Saturday, January 26, 2008

The mind of a conservative

I struggle to understand how conservatives think. It seems as if they reach conclusions that I just cannot fathom (e.g., that Republican are still the party of fiscal conservatism), so I stay on the lookout for insight into that thinking.

Adam's blog sheds some light. He complains about Otter's focus on prisons and his effort to stop "the overcrowding of our prisons." Our prisons are overcrowded, says Adam, because
Fundamentally, this comes back to the decline of family and the rate of fatherlessness in our communities.
The decline of the family. That is a concern of the right that seems to inform many of their priorities.

You know, I just don't see that families are in decline. Maybe the percent of nuclear families is lower, but that doesn't mean there are fewer families. Being part of a blended family, I think my family is just fine. My kids don't seem to be headed for prison.

A bigger reason for bulging prisons might be criminalizing drugs instead of providing treatment for users. But, conservative are usually into accountability (except when it comes to the Bush administration). So spend tax $$ to punish, rather than to help.

And BTW, I don't think the rate of "fatherlessness" is changing at all. So far, everyone still has to have a father. Perhaps there are fewer fathers in nuclear families, and thus not living with the kids. That doesn't make the kids fatherless.

I understand that conservatives are concerned about families in decline, but I don't think their conclusions (overcrowded prisons) logically flow from that concern. It'd be easy enough to show that large numbers of folks in prisons are from non-nuclear families, but there are many other stats that explain it even more closely. How about socio-economic status? If we had no poor people, we'd have way fewer folks locked up.


untamedshrew said...

I agree with your comment about not seeing families in "decline." Adam and his ilk assume that any form of family other than the ideal, nuclear family is necessarily bad. As a divorced parent, I still share the responsibility of raising my children with my ex-husband. We manage to do that job pretty well. No one's in juvie, and I don't expect that to happen. The implication that my family, and our ability to be good parents, is somehow compromised or wanting simply because we're divorced is offensive to me. It makes me really angry.

Sara E Anderson said...

When you're in prison, it's hard to be around for your children. So that's got to be part of it...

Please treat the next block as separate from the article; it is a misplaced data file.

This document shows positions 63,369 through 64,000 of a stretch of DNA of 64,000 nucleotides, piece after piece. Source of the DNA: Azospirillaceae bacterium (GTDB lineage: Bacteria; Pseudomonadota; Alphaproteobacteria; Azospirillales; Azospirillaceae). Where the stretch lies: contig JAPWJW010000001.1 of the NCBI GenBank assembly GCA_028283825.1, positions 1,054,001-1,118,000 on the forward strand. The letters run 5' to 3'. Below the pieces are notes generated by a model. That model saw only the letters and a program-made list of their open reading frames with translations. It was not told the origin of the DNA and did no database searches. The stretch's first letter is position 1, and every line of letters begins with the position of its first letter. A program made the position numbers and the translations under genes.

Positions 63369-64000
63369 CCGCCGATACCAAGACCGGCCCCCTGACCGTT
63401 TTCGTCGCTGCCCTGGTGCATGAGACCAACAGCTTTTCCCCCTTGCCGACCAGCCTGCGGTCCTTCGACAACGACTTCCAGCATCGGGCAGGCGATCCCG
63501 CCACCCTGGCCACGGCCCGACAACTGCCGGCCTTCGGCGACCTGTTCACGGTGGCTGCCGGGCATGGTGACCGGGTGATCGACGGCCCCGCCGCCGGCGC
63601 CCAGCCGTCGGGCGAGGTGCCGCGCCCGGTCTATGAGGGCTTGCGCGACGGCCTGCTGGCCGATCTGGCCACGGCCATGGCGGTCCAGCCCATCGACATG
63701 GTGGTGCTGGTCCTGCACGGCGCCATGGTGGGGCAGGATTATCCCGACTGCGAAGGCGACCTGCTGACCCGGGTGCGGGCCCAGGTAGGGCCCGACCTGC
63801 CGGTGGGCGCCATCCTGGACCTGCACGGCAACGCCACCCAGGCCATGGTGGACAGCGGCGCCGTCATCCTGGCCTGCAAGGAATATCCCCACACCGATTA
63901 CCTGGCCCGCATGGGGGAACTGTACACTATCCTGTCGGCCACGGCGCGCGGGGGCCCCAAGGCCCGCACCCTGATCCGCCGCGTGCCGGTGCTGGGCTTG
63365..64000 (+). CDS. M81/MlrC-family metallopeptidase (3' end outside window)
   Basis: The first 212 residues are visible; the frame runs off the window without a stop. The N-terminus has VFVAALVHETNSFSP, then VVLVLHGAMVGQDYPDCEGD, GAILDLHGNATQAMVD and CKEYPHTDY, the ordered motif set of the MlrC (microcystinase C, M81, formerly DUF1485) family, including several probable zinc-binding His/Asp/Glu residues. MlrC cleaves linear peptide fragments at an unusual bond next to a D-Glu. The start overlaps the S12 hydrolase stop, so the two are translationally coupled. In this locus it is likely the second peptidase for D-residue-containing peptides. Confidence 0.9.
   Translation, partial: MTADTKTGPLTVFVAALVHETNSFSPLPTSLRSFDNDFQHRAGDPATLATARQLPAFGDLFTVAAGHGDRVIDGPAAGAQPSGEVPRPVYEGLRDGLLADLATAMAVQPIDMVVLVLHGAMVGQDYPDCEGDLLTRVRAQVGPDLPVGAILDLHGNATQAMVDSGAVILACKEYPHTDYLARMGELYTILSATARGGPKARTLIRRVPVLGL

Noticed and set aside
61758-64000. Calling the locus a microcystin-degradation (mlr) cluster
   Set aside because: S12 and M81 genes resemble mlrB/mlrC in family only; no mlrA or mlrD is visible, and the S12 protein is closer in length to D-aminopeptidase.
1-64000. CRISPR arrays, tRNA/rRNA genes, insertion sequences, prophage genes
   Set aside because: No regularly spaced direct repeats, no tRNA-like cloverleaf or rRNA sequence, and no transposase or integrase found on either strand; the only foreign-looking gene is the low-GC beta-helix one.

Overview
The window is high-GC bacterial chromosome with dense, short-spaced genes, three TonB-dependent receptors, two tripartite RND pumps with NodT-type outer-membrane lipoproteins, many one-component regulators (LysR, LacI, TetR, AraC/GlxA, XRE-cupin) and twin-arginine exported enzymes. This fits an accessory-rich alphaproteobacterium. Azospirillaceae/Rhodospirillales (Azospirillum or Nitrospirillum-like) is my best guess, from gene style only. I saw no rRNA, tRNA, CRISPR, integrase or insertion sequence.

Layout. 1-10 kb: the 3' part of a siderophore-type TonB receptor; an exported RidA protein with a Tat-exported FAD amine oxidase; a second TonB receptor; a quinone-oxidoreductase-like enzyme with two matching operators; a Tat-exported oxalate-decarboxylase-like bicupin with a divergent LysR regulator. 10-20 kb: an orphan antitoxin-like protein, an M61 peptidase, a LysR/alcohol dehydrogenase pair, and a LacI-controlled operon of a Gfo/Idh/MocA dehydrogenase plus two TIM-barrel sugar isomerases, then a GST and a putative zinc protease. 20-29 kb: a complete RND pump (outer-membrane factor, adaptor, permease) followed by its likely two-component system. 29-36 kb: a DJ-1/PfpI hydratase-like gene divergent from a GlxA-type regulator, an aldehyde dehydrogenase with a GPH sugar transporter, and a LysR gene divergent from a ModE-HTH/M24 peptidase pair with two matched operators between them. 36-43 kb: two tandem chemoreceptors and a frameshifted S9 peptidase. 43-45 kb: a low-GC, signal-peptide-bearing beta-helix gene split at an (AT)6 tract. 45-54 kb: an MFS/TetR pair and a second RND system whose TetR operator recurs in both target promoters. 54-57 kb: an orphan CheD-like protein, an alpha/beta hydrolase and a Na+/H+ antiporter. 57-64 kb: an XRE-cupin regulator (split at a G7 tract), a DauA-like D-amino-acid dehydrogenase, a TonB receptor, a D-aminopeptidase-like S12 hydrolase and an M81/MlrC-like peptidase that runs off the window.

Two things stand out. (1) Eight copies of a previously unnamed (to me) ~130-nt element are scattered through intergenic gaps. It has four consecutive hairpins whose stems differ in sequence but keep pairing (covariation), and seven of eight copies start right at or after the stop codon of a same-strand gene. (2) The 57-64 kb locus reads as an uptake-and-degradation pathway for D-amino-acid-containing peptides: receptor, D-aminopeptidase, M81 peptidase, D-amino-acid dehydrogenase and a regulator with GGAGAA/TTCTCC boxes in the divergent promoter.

untamedshrew said...

Yeah, well married people are still allowed in prison, last time I checked.

ericn1300 said...

Alan, your problem in understanding how conservatives think is based on your definition of conservatism. A true conservative view is just to the right of moderate as a liberal view is just to the left of moderate. Your mistake is in considering the wing nut reactionaries as conservatives .

These guys are no more a conservative then the radicals of the SDS (Students for a Democratic Society) in the 70's were liberals. I've noticed a trend in the national media to distinguish these guys as “social conservatives” which is a good start in pointing out the difference but kinda like air brushing the warts off toads.

Alan said...

I agree that what is typically called conservative is probably more accurately described as reactionary. Reactionaries don't want to conserve, they want to turn back the clock. To wit, Steve Tahyn and his longing for 1950s families and values.

The right succeeded in making "conservative" a desired description, and "liberal" one to be avoided.

Binkyboy said...

Adam has responded, poorly as usual, and I would suggest that you not back down but instead go on the attack.

Mostly just because I like to watch him squirm and try to use logic that is so far above him that he actually gets nosebleeds reaching for it.

untamedshrew said...

I thought about taking you up on this suggestion Binky, but who has time for his drivel? You're right, it's so poorly written I had trouble identifying his various points. I'd love to see you and/or Alan respond, though!

fortboise said...

Not that *I* can explain the mind of others... but there is some room for discussion about symptoms and causes in sociology. There's no question that our large prison populations are caused in large measure by the criminalization of drugs. Or that intact and functional family structures are preferable to broken ones. ("House blend" is fine. :-)

Personally, I'd argue that intact COMMUNITIES are more important than families. And communities are built on shared economic purpose. Our winner-take-all economic system, abetted by too many elites of both political parties, is a bigger issue than "family values."